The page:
Today we are going to answer a question that I frequently hear (FAQ) from my patients which is, “Why do I get dizzy when I look up?”

The answer to that question is that dizziness with looking up – or what we call “Top Shelf Vertigo” – is a common symptom of the most common inner ear disorder, which is Benign Paroxysmal Positional Vertigo, or BPPV.

Some people that I have met who are suffering with BPPV only get dizzy when they look up. As soon as they return their head to level, the dizziness goes away.

Often they find that the dizziness comes when they’re putting in eyedrops, taking medications, or when they go to the dentist or the hairdresser, while they are lying back in a reclined position or looking up.

Some other conditions that may also cause dizziness with looking up include problems with your neck, such as cervical spondylosis, or problems with the blood flow to your brain.

What Can I Do To Stop Getting Dizzy When Looking Up?

BPPV is only one of the things that might cause dizziness when looking up and that usually requires an evaluation by a Vestibular Physical Therapist or Vertigo Doctor.

You can find a Vertigo Doctor or Vestibular Physical Therapist at the Vestibular Disorders Association.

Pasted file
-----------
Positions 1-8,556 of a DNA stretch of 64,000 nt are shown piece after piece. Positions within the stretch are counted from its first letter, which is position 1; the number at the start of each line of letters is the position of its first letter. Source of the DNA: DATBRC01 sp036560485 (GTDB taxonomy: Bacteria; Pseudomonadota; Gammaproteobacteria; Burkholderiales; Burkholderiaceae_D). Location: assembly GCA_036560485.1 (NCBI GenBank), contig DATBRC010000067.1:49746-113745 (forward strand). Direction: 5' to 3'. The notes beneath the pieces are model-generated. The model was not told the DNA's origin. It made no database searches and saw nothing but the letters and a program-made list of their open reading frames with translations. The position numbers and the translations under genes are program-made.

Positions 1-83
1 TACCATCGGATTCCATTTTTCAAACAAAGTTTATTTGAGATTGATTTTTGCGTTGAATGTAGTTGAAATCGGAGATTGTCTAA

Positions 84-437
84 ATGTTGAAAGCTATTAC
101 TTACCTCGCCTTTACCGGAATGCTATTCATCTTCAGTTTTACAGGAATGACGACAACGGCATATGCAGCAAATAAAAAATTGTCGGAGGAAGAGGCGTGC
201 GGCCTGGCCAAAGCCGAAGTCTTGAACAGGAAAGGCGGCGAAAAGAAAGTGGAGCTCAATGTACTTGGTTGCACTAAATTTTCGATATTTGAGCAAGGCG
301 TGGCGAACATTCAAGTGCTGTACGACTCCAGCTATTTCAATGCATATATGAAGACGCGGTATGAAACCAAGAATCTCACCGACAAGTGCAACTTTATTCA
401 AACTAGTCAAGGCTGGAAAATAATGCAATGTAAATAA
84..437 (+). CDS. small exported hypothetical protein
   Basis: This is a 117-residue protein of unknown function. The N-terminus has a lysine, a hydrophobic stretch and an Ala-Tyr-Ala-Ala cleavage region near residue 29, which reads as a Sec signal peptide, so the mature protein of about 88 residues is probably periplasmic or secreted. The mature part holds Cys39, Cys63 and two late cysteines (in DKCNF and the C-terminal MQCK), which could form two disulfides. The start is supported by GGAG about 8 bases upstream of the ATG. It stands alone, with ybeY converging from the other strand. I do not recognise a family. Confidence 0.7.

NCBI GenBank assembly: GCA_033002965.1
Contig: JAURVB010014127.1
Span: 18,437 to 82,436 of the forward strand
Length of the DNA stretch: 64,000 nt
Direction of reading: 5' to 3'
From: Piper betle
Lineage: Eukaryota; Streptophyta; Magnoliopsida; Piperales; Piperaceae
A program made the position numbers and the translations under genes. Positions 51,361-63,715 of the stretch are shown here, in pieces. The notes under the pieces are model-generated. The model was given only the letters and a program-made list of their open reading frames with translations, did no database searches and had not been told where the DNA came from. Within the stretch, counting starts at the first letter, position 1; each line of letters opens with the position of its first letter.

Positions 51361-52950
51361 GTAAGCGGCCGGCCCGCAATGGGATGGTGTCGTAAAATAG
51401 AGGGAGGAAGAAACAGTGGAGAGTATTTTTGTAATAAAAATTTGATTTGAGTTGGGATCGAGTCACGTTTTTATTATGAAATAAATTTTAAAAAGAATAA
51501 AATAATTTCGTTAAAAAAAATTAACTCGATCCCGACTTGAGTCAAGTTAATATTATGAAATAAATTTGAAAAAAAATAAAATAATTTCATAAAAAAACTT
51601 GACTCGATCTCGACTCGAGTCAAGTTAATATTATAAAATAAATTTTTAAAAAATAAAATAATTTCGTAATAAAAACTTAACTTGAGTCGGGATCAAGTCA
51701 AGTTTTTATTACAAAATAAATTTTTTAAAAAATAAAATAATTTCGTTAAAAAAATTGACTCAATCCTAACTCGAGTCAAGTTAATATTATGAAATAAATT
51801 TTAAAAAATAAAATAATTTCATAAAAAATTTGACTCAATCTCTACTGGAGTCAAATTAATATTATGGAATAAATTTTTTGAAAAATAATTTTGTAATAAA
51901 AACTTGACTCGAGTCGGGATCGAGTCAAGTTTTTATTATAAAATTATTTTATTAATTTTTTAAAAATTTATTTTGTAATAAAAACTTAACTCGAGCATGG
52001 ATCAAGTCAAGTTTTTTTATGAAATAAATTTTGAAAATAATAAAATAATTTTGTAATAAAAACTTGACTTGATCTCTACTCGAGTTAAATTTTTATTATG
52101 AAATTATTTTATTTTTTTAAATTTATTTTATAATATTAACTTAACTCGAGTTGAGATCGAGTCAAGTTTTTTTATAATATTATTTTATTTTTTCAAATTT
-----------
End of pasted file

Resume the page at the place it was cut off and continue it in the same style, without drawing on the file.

A Vestibular Provider is specially trained to evaluate your symptoms of dizziness by looking up.

Different possible causes of dizziness looking up should be able to be assessed by a Vestibular Physical Therapist. Then they may be able to treat you themselves or refer you to someone else who specializes in that particular cause of dizziness.


This blog is provided for informational purposes only. The content and any comments by Dr. Kim Bell, DPT are not intended to be a substitute for professional medical advice, diagnosis, or treatment. Always seek the advice of your physician or other qualified health provider with any questions you may have regarding a medical condition. The details of any case mentioned in this post represent a typical patient that Dr. Bell might see and do not describe the circumstances of a specific individual.

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